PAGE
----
USA v. 1308 Selby Lane, Knoxville, TN, et al


OPINION filed : we DISMISS this appeal for lack of subject matter jurisdiction. Because we lack jurisdiction, we express no opinion on the merits of Knox County s claim. decision not for publication. Eric L. Clay, Circuit Judge; Raymond M. Kethledge, Circuit Judge CONCURRING IN THE JUDGMENT IN PART AND DISSENTING IN PART and Bernice Bouie Donald, Circuit Judge AUTHORING.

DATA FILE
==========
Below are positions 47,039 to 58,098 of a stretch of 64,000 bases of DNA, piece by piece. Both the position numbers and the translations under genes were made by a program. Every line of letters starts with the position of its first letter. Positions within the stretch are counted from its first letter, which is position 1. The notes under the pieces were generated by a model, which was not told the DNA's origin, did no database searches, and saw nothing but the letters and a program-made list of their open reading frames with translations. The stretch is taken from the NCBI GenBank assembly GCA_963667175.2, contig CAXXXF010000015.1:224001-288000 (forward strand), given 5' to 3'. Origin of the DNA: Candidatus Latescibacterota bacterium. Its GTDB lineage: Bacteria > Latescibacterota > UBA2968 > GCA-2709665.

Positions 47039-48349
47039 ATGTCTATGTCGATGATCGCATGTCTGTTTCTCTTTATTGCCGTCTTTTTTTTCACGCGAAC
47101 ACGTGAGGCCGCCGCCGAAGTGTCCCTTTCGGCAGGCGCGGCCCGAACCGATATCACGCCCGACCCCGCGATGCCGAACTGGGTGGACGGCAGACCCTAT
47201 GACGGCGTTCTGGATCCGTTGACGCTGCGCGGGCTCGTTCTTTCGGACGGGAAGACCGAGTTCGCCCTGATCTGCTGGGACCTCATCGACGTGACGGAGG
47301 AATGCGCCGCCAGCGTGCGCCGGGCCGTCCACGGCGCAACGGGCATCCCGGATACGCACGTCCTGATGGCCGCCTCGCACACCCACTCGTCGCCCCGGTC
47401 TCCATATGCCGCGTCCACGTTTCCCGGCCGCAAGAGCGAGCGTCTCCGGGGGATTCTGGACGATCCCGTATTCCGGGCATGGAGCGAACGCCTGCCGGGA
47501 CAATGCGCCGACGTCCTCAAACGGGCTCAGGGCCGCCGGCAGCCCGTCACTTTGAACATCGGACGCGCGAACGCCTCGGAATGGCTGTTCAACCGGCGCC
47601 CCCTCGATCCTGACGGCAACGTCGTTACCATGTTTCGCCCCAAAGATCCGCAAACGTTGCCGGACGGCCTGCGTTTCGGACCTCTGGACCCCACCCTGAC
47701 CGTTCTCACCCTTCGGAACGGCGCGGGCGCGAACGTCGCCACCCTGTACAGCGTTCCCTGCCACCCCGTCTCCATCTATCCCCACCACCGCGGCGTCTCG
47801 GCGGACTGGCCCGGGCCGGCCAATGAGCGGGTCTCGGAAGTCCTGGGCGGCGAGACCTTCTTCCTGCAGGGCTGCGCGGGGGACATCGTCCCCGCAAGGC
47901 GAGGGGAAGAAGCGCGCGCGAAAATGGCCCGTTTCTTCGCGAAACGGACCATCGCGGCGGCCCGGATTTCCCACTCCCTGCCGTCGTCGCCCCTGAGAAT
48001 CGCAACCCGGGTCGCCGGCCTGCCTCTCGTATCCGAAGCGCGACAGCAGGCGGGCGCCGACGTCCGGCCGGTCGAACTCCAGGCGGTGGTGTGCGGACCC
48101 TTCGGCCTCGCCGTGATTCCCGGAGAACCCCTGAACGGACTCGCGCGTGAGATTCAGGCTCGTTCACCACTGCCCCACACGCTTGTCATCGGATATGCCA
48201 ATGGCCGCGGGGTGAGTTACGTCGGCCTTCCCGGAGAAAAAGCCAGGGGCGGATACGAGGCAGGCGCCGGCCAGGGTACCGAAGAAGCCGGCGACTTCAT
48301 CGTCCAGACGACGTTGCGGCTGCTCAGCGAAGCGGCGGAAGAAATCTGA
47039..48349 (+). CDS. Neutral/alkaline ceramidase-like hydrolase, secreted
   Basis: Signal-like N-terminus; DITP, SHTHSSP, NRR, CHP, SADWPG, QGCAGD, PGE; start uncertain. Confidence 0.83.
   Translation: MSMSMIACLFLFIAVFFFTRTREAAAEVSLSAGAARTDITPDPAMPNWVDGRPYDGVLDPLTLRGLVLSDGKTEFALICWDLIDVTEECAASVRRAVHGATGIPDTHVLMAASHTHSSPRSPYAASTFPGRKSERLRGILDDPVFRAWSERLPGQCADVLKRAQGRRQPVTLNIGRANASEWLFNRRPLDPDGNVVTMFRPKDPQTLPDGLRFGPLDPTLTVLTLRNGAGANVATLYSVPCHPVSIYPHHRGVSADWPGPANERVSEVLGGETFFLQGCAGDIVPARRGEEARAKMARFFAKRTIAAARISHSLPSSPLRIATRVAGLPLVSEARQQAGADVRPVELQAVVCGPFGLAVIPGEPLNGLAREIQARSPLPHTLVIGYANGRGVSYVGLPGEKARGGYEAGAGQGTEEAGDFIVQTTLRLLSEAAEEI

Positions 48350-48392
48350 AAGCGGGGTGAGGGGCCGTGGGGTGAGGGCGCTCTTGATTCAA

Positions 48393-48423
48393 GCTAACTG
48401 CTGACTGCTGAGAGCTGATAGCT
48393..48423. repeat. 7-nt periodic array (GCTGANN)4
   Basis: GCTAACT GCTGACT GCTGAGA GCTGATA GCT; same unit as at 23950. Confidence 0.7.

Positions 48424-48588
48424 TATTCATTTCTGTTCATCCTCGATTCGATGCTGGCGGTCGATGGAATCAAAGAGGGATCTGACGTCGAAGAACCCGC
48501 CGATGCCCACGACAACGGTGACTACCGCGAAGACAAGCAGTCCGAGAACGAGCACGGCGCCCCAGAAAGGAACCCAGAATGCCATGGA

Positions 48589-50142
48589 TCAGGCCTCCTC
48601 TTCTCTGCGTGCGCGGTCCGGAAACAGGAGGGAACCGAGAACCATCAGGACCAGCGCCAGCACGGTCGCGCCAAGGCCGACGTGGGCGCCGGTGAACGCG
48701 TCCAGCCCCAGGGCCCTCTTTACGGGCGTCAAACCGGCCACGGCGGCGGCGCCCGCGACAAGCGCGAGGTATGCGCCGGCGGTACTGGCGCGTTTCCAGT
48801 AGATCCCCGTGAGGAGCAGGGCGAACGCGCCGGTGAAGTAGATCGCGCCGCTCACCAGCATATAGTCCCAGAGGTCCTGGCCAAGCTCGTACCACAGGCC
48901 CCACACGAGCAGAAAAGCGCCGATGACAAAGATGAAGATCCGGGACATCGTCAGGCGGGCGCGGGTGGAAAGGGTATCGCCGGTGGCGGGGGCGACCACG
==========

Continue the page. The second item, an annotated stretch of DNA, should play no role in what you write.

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Case: 15-6353 Document: 37-2 Filed: 01/10/2017 Page: 1 NOT RECOMMENDED FOR FULL-TEXT PUBLICATION File Name: 17a0019n.06 Case No. 15-6353 UNITED STATES COURT OF APPEALS FOR THE SIXTH CIRCUIT FILED UNITED STATES OF AMERICA, Plaintiff-Appellee, v. 1308 SELBY LANE, KNOXVILLE, TN 37922, REAL PROPERTY, Defendant, KNOX COUNTY, Defendant-Appellant. ) ) ) ) ) ) ) ) ) ) ) ) ) Jan 10, 2017 DEBORAH S. HUNT, Clerk ON APPEAL FROM THE UNITED STATES DISTRICT COURT FOR THE EASTERN DISTRICT OF TENNESSEE OPINION BEFORE: CLAY, KETHLEDGE, and DONALD, Circuit Judges. BERNICE BOUIE DONALD, Circuit Judge. Knox County, Tennessee (“Knox County”) claims that the United States Attorney denied it, as a local taxing authority, due process in a forfeiture proceeding involving real property located at 1308 Selby Lane and 1525 Wembley Hill Road, Knoxville, Tennessee (collectively, the “Defendant Property”). Based on that premise, Knox County filed a motion for relief from judgement and to determine the validity and extent of tax liens it held on the Defendant property. The district court denied the motion finding the forfeiture proceeding was valid. Knox County appeals. Because Knox County did not properly intervene in the district court case, it was never a proper party to the lawsuit, and so this Case: 15-6353 Document: 37-2 Filed: 01/10/2017 Page: 2 No. 15-6353, United States v. 1308 Selby Ln., et al. Court lacks subject matter jurisdiction over this proceeding. Thus we DISMISS Knox County’s appeal. I. The United States initiated an in rem civil forfeiture action on October 1, 2010 against the Defendant Property. On September 27, 2012, the district court entered an ex parte Agreed Consent Order and Entry of Forfeiture (the “Ex Parte Consent Order”) purporting to forfeit the Defendant Property to the United States. On October 24, 2014 the United States informed Knox County that the Defendant Property was scheduled to be sold. On November 6, 2014, Knox County and the United States filed a Joint Motion for Agreed Order Holding Proceeds of Sale in Escrow (the “Joint Motion”) until the validity and extent of Knox County’s tax lien could be formally resolved. On December 12, 2014, Knox County filed a separate Motion for Relief from Judgment and to Determine the Validity and Extent of Tax Lien. On April 16, 2016, the district court issued a Memorandum and Opinion denying Knox County’s motion. On May 13, 2015, Knox County filed a Motion to Alter or Amend Judgment. On October 29, 2015, the district court denied this motion as well. Knox County filed the instant appeal on December 8, 2015. II. Although the parties did not raise the issue in their briefs, this Court has “an independent obligation to determine whether subject-matter jurisdiction exists, even in the absence of a challenge from any party.” Arbaugh v. Y & H Corp., 546 U.S. 500, 514 (2006). “If the court determines at any time that it lacks subject-matter jurisdiction, the court must dismiss the action.” Fed. R. Civ. P. 12(h)(3). In the absence of jurisdiction, this Court’s only function is to announce the lack of jurisdiction and dismiss or remand the case. Steel Co. v. Citizens for a Better Env’t, 523 U.S. 83, 94 (1998) (citing Ex parte McCardle, 74 U.S. 506, 514 (1869)). -2- Case: 15-6353 Document: 37-2 Filed: 01/10/2017 Page: 3 No. 15-6353, United States v. 1308 Selby Ln., et al. Because this requirement “springs from the nature and limits of the judicial power of the United States, [it] is inflexible and without exception.” Id. at 94-95, quoting Mansfield, C. & L.M.R. Co. v. Swan, 111 U.S. 379, 382 (1884)). “The rule that only parties to a lawsuit, or those that properly become parties, may appeal an adverse judgment is well settled.” Marino v. Ortiz, 484 U.S. 301 (1988) (per curiam); Karcher v. May, 484 U.S. 72, 77 (1987) (collecting cases); Fidel v. Farley, 534 F.3d 508, 512 (6th Cir. 2008) (“Generally, non-parties cannot appeal from an order of the district court, unless they have first sought leave to intervene as a party.”). For this Court to have jurisdiction to hear Knox County’s appeal, Knox County must have properly become a party to this lawsuit. Id.; see also United States v. One-Sixth Share, 326 F.3d 36, 40 (1st Cir. 2003) (“Because civil forfeiture is an in rem proceeding, the property subject to forfeiture is the defendant. Thus, defenses against the forfeiture can be brought only by third parties, who must intervene.”); United States v. All Funds in Banco Español de Credito, 295 F.3d 23, 25 (D.C. Cir. 2002) (“Civil forfeiture actions are brought against property, not people. The owner of the property may intervene to protect his interest.”). There are three ways that Knox County could have intervened in this case. First, Knox County could have filed a verified claim stating its interest in the forfeited property pursuant to the Supplemental Rules for Certain Admiralty and Maritime Claims, as required by the civil forfeiture statute relevant here. See 18 U.S.C. § 983(a)(4)(A); One-Sixth Share, 326 F.3d at 41. Second, Knox County could have moved to intervene before the district court pursuant to Federal Rule of Civil Procedure 24. Finally, Knox County could have asked us for permission to intervene post-judgment for purposes of appeal. See United Airlines, Inc. v. McDonald, 432 U.S. 385, 394 (1977). Knox County did none of those things. We reviewed the district court records and it appears that Knox County never filed a motion to intervene. -3- Case: 15-6353 Document: 37-2 Filed: 01/10/2017 Page: 4 No. 15-6353, United States v. 1308 Selby Ln., et al. Moreover, during oral arguments, Knox County conceded that it did not file a motion to intervene. Thus, we lack jurisdiction to hear this appeal. III. For the foregoing reasons, we DISMISS this appeal for lack of subject matter jurisdiction. Because we lack jurisdiction, we express no opinion on the merits of Knox County’s claim. -4- Case: 15-6353 Document: 37-2 Filed: 01/10/2017 Page: 5 No. 15-6353, United States v. 1308 Selby Ln., et al. KETHLEDGE, Circuit Judge, concurring in the judgment in part and dissenting in part. I respectfully disagree with my colleagues that we lack jurisdiction over the entirety of this appeal. True, we lack jurisdiction over the County’s appeal from the district court’s original consent judgment, if only because that judgment was entered more than four years ago. See Fed. R. App. P. 4(a)(1)(B). But the County also appeals the district court’s denial of the County’s own motion under Fed. R. Civ. P. 60(b). And the County’s problem there is not jurisdictional, but rather that it is not a “party” entitled to relief under Rule 60(b). See generally Bridgeport Music, Inc. v. Smith, 714 F.3d 932, 939 & n.6 (6th Cir. 2013). Nor is the County entitled to relief as a nonparty, not least because the appeal itself is plainly meritless. See id. at 939-42. I would therefore affirm the district court’s judgment rather than dismiss the appeal. -5-